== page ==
Can industry, environment grow simultaneously with Foxconn?
Former Racine mayor concerned about environmental regulation waivers for tech giant in bill

By Hannah Weikel - Freeman Staff

August 8, 2017

RACINE - After leaving behind efforts to appeal and possibly litigate Waukesha's plan to draw millions of gallons of Lake Michigan water each day, the group representing mayors in the Great Lakes region is instead setting its sights on the Foxconn deal, with Gov. Scott Walker's proposal to waive some environmental protections - which the group's leader says could have a significant impact on water quality.

The proposal, special session Assembly Bill 1, put forth by Gov. Scott Walker would allow electronics manufacturer Foxconn to discharge dredged materials during construction, fill wetlands, change the course of streams, build artificial bodies of water that connect with natural waterways and build on a riverbed or lakebed - all without permits in order to sweeten the deal between Wisconsin and Foxconn.

John Dickert, former mayor of Racine - one of the areas that could be selected for the 20 million square-foot Foxconn campus - said he is watching the issue closely, which threatens disaster, he added, if elected officials choose to sacrifice the water quality of Lake Michigan to get the maker of liquid crystal display - LCD - screens to the state. Dickert resigned from city government last month and moved to the helm of Great Lakes and St. Lawrence Cities Initiative, a consortium of hundreds of mayors from across the Great Lakes region in the U.S. and Canada that is tenacious about protecting the Great Lakes.

Dickert said he thinks Foxconn's eagerness to come to the region is the start of a major manufacturer influx, all wanting to set up operations at the foot of the Great Lakes and use the fresh water. He said the Foxconn bill could spell doom for Great Lakes water in the future.

"To start a trend saying we will destroy the environment to get a company to build here is a horrible precedent to set," Dickert said. "It's not what people in Wisconsin want either."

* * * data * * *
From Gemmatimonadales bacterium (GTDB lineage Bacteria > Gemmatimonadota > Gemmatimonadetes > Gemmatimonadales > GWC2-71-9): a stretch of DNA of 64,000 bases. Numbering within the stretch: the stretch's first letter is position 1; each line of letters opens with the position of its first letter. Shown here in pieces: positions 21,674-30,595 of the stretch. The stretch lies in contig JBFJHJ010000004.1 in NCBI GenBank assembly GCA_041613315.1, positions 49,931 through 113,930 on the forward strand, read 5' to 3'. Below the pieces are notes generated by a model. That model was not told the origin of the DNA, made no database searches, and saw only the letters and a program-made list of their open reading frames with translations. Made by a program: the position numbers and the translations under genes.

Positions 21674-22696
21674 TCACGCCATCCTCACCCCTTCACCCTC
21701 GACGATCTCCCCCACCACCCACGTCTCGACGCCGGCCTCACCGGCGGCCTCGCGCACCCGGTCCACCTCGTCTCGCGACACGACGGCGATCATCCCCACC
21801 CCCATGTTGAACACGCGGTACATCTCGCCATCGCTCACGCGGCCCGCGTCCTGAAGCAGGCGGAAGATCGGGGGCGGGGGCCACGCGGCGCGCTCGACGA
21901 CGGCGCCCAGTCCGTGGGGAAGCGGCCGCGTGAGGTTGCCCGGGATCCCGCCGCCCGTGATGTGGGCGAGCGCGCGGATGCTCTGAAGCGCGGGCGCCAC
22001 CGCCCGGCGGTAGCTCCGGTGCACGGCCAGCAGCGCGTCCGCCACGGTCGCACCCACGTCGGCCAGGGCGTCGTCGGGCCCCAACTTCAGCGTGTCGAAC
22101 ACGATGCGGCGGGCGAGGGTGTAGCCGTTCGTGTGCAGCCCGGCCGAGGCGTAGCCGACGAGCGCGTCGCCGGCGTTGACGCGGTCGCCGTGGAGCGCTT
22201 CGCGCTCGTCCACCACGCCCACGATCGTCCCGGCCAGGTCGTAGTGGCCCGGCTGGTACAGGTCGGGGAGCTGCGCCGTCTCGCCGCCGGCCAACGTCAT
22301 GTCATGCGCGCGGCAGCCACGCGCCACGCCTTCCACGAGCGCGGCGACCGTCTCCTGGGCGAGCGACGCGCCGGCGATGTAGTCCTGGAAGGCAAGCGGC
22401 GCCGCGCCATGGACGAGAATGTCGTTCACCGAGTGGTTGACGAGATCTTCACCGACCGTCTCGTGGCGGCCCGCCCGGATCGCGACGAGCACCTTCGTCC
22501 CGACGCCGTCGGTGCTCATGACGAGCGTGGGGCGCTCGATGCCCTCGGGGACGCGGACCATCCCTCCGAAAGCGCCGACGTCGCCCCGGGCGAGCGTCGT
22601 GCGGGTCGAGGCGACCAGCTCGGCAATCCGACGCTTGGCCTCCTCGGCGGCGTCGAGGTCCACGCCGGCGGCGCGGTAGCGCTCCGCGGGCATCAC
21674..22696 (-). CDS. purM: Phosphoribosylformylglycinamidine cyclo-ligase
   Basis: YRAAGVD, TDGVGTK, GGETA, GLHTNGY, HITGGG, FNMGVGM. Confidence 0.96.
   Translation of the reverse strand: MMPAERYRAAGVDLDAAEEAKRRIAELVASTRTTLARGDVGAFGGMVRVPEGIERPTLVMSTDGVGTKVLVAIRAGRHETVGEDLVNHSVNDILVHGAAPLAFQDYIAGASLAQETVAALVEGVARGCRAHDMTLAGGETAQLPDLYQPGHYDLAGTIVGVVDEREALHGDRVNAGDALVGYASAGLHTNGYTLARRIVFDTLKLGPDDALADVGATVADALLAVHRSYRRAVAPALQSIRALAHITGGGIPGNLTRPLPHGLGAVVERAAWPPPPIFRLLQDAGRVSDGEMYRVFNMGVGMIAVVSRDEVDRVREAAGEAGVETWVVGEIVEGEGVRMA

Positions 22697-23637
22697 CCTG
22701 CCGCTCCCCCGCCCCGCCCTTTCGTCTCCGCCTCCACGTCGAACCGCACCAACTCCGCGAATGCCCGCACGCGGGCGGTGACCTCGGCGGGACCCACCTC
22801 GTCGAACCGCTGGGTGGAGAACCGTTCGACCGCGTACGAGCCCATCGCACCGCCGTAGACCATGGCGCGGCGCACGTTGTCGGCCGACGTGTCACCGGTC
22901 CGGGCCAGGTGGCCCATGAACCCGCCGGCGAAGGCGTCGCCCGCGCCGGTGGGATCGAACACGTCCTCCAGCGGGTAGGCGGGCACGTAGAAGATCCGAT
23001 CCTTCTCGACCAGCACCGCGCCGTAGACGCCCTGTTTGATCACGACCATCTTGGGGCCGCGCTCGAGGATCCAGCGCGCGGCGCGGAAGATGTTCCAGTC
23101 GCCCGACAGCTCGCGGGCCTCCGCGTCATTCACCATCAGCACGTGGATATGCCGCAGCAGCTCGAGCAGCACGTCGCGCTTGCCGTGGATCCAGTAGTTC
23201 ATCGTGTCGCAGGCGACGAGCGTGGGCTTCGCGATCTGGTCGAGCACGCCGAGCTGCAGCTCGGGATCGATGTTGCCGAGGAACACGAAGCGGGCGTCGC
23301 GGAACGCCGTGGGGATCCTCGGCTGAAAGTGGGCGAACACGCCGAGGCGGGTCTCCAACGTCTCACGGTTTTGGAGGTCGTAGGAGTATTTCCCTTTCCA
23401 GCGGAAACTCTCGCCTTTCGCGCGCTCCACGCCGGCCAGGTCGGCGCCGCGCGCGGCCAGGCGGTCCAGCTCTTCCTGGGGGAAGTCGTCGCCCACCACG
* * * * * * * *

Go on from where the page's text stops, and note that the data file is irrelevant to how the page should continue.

Dickert said mayors around the Great Lakes watershed have been waiting for mega manufacturers to "switch back to the U.S.," if given the opportunity to tap into the massive fresh water source.

The key, he said, is to remember that there can be water quality and economic development at the same time if elected officials decide to open up the process to more stakeholders - like businesses, scientists, educators and surrounding communities.

"It's only when you hide something in the cover of darkness that there are problems," he said. "We are still waiting for the details of this to emerge, but we see this being a trend in the future and don't want that to mean the degradation of our Great Lakes."

Carol Groe, president of Waukesha County Environmental Action League, WEAL, said she worries the rollback of environmental protections with the Foxconn bill could mean those regulations that she and other environmentalists fought for are gone for good, everywhere in the state.

She, like Dickert, believes jobs coming to the southeastern part of the state are great for economic development, and hopes lawmakers are wise enough to ensure protections remain for public health, clean drinking water and lakes and rivers.

Groe said she hasn't brought the issue up before the whole league, but expects to at a meeting coming up this month.

"I know what they are proposing - building liquid crystal displays - can produce a lot of toxins; it's a pretty dirty process," she said. "Of course we're concerned about something like this and its affect on the state."

The Wisconsin League of Conservation Voters is circulating a letter that people can send to their local legislators asking them to pledge to "reject anti-conservation measures in the Foxconn bill," which needlessly endangers Wisconsin's natural resources, according to their website. 

Wisconsin Department of Natural Resources spokesman James Dick told the Associated Press last week that since Foxconn hasn't selected a site yet, no one knows if any wetlands will be affected.

 The company would still have to obtain state and federal air, water quality and waste permits, Dick added. Those applications require a public comment period so people would still be able to keep abreast of developments, he said.

The Associated Press contributed to this report.